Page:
47. 47. markets. In fact, easy foreign investments actually mean easily moving jobs from Europe to other countries. As already men- tioned, employers have a legal instrument to make pressure on European governments: ‘If you do not relax employment protec- tion according to our requirements we shall move jobs abroad’. Thereby, having liberalized finances, European governments paved the way to losing control over labour markets. Since the exit is usually where the entrance was, to get the control back, the finan- cial markets have to be somewhat constrained. Certainly, if social priorities are respected sincerely and consistently. Methodological advances and monitoring instruments Although flexicurity is getting to be adopted as a European policy, there exists neither its established definition, nor even an unam- biguous idea of it, to say nothing of steering and monitoring instru- ments. The chapter on flexicurity in Employment in Europe by the European Commision (2006c) lacks any ‘official’ definition but refers to the one by Wilthagen and Tros (2004) and benchmark countries with the OECD partial indicators of social security. Neither is flexicurity defined in the Green Paper but used first with quotation marks twice in p. 4 and afterwards without. The major questions to be discussed at the Expert meeting on flexicurity strategies and the implications of their adoption at the European level on the occasion of German–Portugal–Slovenian presidency in the EU organized by the Portugal government in Lisbon on September 25, 2006, were just on definitions and monitoring instruments. That is, the policy to be adopted at the European level is still ill-defined and supported by no empirical feedback (Tangian 2006). An operational definition of flexicurity and related composite indi- cators were developed at the Hans-Böckler Foundation (Tangian 2005–2006). They were applied to investigate the 10-year dynam- ics of 16 European countries, basing on data available form European Commission, Eurostat, and OECD. The results are not encouraging. Contrary to theoretical opinions and political promis- es, the current deregulation of European labour markets is not adequately compensated by improvements in social security. Flexibilization resulted in an increase of unemployment and in a disproportional growth of the number of atypically employed (Eurostat 2005, Schmid and Gazier 2002, Seifert and Tangian 2006). The average employment status in the society decreases, on the average disqualifying employees from social security bene- fits, even in the background of some institutional improvements. 48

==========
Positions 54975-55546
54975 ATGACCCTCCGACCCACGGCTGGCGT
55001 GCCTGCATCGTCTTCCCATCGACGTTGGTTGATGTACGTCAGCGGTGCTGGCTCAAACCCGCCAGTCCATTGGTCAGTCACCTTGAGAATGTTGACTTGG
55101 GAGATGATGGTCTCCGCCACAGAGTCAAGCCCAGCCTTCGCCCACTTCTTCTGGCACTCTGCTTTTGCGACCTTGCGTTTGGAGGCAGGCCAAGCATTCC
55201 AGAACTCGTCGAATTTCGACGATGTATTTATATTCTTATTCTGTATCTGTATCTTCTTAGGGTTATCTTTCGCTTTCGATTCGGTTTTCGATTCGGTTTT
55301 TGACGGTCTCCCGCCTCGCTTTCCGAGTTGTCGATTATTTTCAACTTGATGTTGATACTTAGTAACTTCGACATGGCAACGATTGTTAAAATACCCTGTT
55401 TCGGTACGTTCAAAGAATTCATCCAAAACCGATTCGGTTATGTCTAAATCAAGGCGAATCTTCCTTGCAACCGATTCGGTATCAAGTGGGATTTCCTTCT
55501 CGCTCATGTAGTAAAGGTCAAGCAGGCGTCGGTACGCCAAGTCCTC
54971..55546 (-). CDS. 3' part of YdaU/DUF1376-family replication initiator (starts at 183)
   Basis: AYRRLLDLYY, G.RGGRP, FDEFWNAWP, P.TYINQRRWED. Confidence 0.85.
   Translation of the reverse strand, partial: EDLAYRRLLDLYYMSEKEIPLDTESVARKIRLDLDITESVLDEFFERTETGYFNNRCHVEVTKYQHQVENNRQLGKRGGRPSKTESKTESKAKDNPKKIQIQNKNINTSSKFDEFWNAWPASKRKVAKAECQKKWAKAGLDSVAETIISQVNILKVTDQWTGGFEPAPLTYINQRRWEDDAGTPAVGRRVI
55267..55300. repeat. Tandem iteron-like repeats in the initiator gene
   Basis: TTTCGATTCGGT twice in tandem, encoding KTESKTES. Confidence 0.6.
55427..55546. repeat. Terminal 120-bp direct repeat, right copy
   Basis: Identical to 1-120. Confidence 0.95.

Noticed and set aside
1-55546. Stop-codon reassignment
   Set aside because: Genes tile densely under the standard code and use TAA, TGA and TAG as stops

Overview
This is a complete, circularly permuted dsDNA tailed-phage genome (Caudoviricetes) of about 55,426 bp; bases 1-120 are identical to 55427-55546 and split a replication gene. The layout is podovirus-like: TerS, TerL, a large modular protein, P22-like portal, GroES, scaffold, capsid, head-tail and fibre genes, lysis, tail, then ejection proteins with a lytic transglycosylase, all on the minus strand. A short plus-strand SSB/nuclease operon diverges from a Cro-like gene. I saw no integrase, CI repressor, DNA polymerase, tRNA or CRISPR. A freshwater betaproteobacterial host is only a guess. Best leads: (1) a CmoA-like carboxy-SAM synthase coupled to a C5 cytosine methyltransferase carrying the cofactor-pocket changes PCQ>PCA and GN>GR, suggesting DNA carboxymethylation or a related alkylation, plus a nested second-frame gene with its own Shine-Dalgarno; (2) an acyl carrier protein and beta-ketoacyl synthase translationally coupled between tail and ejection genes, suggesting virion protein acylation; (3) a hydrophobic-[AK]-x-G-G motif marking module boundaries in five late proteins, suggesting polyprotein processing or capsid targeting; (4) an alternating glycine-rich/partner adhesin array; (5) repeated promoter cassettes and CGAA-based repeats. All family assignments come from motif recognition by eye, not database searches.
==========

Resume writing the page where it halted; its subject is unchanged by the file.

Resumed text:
48. 48. To give an idea of the interaction of institutional and flexibilization factors consider an example. Suppose that there are two groups of unemployed, with a high former employment status (recently nor- mally employed, unfairly dismissed) who get 700 EUR a month (90%), and with a low former employment status (flexibly employed, long-term unemployed, etc.) who get 300 EUR a month (10%), giving the national average aid 700*0.9 + 300*0.1 = 660 EUR/month. Let there be a 10%-increase of aid for all, but due to flexibilization the first group is reduced to 50% and the second increases up to 50%. Then the national average is 770*0.5 + 330*0.5 = 550 EUR/month. Thus, regardless of general institu- tional improvement by 10% the national average decreases due to flexibilization from 660 to 550 EUR/month (= by 16.6%). After the flexicurity advantages/disadvantages have been account- ed proportionally to the size of the groups affected, the trends of average national figures turn out to be rather disappointing. The same conclusions are obtained with three models: in the neo-liberal perspective, that is, under the assumption that labour rights are tradable for social security benefits, from the viewpoint of trade-unions, that is, under the assumption that labour rights are not tradable for social security benefits, so that flexicurity is understood as a better social protection of flexi- bly employed, and by tracing the development of the European welfare state, that is, by evaluating the national average of the coverage of unemployed by social security. Thus, the declared balance between advantages and disadvan- tages is illusory, because gains are smaller than losses and winners are fewer than losers. To repair the actual situation, the flexibiliza- tion should be constrained on the one hand, and, on the other hand, social security rules should be urgently updated. Conclusions It should not be hoped that the great challenge of labour market structural change can be answered by minor reforms. The level of reform should correspond to the level of change. Otherwise, the situation will be similar to the one mocked by Saltykov-Shchzedrin (1826–1889): ‘How to make an unprofitable enterprise profitable, not changing anything in it?’ Side-by-side with Danish/Dutch flexicurity and Austrian Abfertigungsrecht, the package of measures proposed (flexinsur- ance, basic minimum income, and constraining the openness of financial markets) are aimed at solving the current social and pol- 49